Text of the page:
Harry F. Byrd Visitor Center - The first place I always visit in a national park is the visitor center. I always like to go over my itinerary with a park ranger and get some advice from him/her on what I should add or delete. Shenandoah National Park has two visitor centers. Dickey Ridge Visitor Center (mile 4.6), which is located in the northern end of the park near Front Royal, Virginia and the Harry F. Byrd Visitor Center, located near Big Meadows near the center of Shenandoah NP (mile 51).
The Point Overlook - We rolled into Shenandoah around dusk and wanted a great view of the sunset, so after going to the visitor center, we drove to The Point Overlook. This viewpoint is at about 3,200 feet high in elevation and has commanding views of the Blue Ridge Mountains and the Shenandoah Valley. It is named The Point Overlook because at the break in the middle of the retaining wall is a slightly steep trail that leads to an even more magnificent viewpoint.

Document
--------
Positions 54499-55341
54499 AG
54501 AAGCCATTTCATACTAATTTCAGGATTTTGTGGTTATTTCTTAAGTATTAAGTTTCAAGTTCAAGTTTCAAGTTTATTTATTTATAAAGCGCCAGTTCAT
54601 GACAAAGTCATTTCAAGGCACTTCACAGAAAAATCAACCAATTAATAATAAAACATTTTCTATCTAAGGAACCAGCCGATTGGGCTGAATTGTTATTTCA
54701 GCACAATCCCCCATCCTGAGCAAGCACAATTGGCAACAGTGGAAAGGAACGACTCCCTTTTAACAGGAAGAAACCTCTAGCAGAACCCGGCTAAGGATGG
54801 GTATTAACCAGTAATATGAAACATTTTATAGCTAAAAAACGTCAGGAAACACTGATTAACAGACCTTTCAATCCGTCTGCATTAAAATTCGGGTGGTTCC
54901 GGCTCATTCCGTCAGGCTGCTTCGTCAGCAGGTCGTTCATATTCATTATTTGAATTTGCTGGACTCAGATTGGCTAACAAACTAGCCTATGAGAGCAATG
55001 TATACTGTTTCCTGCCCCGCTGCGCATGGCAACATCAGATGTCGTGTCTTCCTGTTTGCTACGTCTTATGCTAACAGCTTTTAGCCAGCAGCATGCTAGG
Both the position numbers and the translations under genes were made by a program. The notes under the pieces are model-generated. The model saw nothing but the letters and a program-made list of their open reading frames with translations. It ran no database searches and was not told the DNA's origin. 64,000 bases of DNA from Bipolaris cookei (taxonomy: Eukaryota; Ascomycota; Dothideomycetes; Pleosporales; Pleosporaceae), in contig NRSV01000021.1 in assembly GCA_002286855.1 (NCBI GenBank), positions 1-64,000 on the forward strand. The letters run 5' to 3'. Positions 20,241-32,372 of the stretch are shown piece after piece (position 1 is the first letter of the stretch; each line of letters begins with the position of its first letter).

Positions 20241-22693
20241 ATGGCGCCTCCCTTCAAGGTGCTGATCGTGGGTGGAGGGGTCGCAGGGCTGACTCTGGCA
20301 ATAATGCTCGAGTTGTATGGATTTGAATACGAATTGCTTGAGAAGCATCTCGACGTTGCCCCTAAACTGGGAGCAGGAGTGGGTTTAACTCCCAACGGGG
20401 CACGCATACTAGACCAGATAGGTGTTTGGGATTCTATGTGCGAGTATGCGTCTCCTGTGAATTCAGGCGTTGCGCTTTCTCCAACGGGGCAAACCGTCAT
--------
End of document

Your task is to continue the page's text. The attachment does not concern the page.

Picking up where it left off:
Darkness was upon us, therefore, we headed north to Skyland in Shenandoah NP. Skyland has lodging, restaurants, and horseback riding. We had dinner at the Mountain Taproom, which did not even come close to meeting our expectations. However, the evening entertainment was enjoyable.
After dinner we drove Skyline Drive to our hotel in Harrisonburg. If you plan on being in the park at night, beware of wildlife. We witnessed a bear and nearly 20 deer crossing Skyline Drive within a 30 minute period .
Dark Hollow Falls -
After a great night's sleep we made our way to Dark Hollow Falls parking lot, which is located at mile 50.7. From the parking area, this moderate, 1.4 mile trail took us about an hour and a half to explore. This popular trail is steep and rocky at certain points, but it descends toward a beautiful and scenic waterfall. Once at the waterfall, there are many areas to sit and enjoy the views around you before you make your ascent back to the parking area. Although steep and challenging, the views were well worth it.
After our energetic hike we decided to stop for a picnic lunch at Big Meadows Picnic Grounds, which is located next to the Big Meadows Campground at mile 51.2. There were numerous picnic tables, grills and restrooms in this area.